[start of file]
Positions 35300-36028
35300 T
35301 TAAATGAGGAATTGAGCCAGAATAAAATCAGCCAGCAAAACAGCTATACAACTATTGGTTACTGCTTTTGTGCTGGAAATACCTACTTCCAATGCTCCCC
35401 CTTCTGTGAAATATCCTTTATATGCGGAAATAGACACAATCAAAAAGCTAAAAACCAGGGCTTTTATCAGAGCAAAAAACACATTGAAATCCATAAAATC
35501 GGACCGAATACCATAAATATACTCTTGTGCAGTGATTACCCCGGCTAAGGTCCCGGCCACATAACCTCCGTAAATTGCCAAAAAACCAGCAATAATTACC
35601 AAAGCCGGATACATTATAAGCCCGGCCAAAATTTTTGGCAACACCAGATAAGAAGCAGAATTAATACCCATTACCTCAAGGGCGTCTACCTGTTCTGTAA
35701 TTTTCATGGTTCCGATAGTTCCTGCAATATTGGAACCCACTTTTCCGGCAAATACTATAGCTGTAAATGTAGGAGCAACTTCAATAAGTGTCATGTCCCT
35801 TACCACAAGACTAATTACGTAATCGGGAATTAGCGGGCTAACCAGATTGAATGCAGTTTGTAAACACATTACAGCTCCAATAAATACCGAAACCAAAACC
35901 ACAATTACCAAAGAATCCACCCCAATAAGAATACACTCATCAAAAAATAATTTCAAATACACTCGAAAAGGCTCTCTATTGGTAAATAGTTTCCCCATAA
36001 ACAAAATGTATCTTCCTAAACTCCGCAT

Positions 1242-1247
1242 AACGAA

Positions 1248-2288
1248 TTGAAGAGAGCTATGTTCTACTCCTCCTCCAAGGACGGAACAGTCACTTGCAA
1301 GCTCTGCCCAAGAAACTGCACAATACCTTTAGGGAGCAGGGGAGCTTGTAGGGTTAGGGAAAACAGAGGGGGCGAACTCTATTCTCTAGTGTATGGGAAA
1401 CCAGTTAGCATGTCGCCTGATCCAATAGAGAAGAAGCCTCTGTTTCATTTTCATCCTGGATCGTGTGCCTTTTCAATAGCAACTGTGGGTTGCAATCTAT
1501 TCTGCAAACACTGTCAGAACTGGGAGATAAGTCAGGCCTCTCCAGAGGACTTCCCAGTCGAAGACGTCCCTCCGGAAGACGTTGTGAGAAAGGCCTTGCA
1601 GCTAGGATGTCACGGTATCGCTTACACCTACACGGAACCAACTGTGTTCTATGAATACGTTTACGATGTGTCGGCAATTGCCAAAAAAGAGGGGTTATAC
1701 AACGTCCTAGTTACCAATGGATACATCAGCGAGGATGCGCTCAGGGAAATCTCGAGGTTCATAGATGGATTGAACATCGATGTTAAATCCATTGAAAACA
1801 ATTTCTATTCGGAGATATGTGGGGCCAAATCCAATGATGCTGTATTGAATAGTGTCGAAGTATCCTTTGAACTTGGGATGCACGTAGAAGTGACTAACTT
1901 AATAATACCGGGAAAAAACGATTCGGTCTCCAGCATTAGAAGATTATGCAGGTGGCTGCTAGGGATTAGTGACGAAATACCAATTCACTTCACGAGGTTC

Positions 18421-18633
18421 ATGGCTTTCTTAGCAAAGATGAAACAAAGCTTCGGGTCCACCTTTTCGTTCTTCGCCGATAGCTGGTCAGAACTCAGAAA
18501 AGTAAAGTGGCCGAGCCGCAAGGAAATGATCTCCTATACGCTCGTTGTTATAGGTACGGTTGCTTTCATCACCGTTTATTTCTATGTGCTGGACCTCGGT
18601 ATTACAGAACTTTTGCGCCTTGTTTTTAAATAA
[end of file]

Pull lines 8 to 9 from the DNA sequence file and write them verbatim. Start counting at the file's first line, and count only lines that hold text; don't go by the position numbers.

35801 TACCACAAGACTAATTACGTAATCGGGAATTAGCGGGCTAACCAGATTGAATGCAGTTTGTAAACACATTACAGCTCCAATAAATACCGAAACCAAAACC
35901 ACAATTACCAAAGAATCCACCCCAATAAGAATACACTCATCAAAAAATAATTTCAAATACACTCGAAAAGGCTCTCTATTGGTAAATAGTTTCCCCATAA